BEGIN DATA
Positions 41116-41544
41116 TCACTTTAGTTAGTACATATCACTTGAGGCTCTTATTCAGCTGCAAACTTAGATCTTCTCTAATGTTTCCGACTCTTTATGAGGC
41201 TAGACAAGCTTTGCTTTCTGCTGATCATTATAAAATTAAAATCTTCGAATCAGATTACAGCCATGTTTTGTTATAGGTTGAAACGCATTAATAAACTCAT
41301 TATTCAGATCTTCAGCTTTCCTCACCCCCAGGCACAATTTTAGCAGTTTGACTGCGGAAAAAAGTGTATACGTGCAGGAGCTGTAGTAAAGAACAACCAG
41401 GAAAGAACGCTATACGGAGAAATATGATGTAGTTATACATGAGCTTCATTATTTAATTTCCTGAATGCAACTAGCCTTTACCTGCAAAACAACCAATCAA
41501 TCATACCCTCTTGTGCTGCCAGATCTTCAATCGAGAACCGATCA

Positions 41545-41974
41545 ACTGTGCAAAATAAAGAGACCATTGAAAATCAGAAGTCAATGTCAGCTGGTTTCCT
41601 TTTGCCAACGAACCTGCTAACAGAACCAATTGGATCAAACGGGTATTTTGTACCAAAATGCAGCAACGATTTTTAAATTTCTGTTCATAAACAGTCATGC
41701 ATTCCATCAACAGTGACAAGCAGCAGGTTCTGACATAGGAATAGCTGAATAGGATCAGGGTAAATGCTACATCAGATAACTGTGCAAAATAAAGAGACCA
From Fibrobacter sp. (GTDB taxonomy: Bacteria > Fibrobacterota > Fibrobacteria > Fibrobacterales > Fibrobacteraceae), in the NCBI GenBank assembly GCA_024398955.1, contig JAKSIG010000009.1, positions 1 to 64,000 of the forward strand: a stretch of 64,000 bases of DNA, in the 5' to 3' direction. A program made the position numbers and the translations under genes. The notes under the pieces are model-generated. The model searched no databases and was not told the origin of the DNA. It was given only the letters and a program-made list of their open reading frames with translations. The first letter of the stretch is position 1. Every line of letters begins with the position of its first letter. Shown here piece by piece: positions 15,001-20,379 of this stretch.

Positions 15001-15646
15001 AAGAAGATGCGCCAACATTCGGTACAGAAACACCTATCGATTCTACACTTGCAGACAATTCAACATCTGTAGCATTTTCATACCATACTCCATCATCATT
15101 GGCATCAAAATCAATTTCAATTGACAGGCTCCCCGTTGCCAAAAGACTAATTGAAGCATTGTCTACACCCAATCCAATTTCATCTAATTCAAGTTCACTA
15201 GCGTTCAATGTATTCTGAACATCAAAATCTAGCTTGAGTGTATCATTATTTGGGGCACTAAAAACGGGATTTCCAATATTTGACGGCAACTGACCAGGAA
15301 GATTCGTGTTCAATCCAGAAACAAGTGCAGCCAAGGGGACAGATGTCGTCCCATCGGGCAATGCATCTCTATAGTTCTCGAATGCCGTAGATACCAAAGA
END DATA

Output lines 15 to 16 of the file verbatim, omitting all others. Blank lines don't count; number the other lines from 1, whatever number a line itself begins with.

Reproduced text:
15201 GCGTTCAATGTATTCTGAACATCAAAATCTAGCTTGAGTGTATCATTATTTGGGGCACTAAAAACGGGATTTCCAATATTTGACGGCAACTGACCAGGAA
15301 GATTCGTGTTCAATCCAGAAACAAGTGCAGCCAAGGGGACAGATGTCGTCCCATCGGGCAATGCATCTCTATAGTTCTCGAATGCCGTAGATACCAAAGA